A choppy morning saw Aussie shares recoup some of yesterday’s losses despite jitters on other markets as investors remained wary of U.S.-China trade talks.
The ASX 200 traded both sides of break-even before rising to a mid-session gain of 21 points or 0.3 per cent at 6291. Advances in several of the banks and two so-called “mum and dad stocks” outweighed declines in miners.
Telstra jumped 2.6 per cent after the competition watchdog knocked back a merger proposal between Vodafone Australia and TPG Telecom. Qantas rose 3.3 per cent after reporting a 2.3 per cent increase in third-quarter revenue to $4.4 billion. The airline also announced that it will sell its domestic terminal in Melbourne to Melbourne Airport for $355 million.
Explosives maker Orica was the morning’s other standout among the majors, rising 4.7 per cent after comfortably beating half-year profit expectations.
Not all the morning’s company earning news was as well received. Cement maker Adelaide Brighton sagged 8.1 per cent after warning it expects its net profit for the calendar year to be 10-15 per cent weaker than last year’s $190 million. And there was more pain for shareholders in Graincorp as the company dropped another 3.6 per cent after announcing a net half-year loss after tax of $59 million due to drought conditions across many farming regions.
Turning to the banks, CBA and NAB both rose 0.4 per cent and ANZ 0.1 per cent. Westpac dropped 0.2 per cent.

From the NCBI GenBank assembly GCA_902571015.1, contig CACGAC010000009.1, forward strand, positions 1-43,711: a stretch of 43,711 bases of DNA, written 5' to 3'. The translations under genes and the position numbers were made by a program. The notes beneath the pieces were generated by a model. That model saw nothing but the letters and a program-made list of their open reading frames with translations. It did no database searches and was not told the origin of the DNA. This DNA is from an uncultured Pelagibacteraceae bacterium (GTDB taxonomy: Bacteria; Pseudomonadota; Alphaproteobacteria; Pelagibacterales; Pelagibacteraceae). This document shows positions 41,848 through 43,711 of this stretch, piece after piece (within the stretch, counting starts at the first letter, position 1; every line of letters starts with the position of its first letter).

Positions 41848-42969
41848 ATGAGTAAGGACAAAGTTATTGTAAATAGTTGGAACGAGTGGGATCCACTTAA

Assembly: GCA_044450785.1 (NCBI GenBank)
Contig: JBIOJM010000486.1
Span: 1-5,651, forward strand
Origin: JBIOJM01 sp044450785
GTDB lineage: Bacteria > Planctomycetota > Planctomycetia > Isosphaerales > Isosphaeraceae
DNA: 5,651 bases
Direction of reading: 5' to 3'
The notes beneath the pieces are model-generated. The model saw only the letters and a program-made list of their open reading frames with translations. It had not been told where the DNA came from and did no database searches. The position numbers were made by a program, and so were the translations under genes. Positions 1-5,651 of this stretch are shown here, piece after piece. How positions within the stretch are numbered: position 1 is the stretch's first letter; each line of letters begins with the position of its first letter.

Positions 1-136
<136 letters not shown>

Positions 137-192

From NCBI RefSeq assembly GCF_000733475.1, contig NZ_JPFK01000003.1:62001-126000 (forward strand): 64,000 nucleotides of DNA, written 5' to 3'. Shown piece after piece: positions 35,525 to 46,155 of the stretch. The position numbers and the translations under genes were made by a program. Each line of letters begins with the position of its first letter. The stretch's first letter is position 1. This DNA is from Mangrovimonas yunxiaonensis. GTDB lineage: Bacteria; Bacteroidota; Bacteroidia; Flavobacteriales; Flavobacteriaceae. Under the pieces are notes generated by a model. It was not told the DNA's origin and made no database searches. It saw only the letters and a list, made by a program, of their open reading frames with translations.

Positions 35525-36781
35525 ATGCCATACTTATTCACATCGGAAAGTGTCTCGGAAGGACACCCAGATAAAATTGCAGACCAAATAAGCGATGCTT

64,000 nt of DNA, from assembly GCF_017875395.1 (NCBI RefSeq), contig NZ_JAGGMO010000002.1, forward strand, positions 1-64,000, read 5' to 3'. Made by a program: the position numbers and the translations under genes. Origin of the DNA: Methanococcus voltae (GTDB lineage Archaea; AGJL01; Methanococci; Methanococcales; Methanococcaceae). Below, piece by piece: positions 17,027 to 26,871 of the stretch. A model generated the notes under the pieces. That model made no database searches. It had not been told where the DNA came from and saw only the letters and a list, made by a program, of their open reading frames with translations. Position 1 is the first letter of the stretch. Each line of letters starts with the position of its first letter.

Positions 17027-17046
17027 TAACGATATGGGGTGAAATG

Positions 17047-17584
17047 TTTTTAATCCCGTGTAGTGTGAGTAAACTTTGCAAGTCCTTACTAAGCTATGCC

The miners were held back by overnight weakness on metals markets. BHP eased 0.8 per cent and Rio Tinto 0.6 per cent.
At the smaller end of the market, yesterday’s star performer, Orthocell, hit a three-and-a-half-year peak at 78 cents before easing to a mid-session gain of four cents or 8.6 per cent at 57 cents. The health minnow rocketed 377 per cent yesterday after announcing early signs of success in a trial of a treatment for nerve damage.
Today’s market rally followed a mixed session on Wall Street and defied signs of weakness in U.S. stock futures this morning after Donald Trump accused China of “breaking” the draft trade deal the two nations have been negotiating. Addressing a rally in Florida, President Trump said, “They broke the deal. They can’t do that, so they’ll be paying.” He was referring to a U.S. threat to raise tariffs on Chinese imports as soon as tomorrow. That sent S&P 500 futures down 18 points or 0.6 per cent and fuelled falls in Asia, where China’s Shanghai Composite shed 1 per cent, Hong Kong’s Hang Seng 1.6 percent and Japan’s Nikkei 1.2 per cent.
Oil tilted lower. Texas crude futures eased 58 cents or 0.9 per cent this morning to $US61.54 a barrel. Gold futures were steady at $US1,281.50 an ounce.
On currency markets, the dollar was buying 69.7 US cents.
Looking ahead, Chinese Vice Premier Liu He is scheduled to arrive in the U.S. for trade talks tonight. And here tomorrow, the RBA is due to release its quarterly monetary policy statement, which will provide insight into the outlook for interest rates.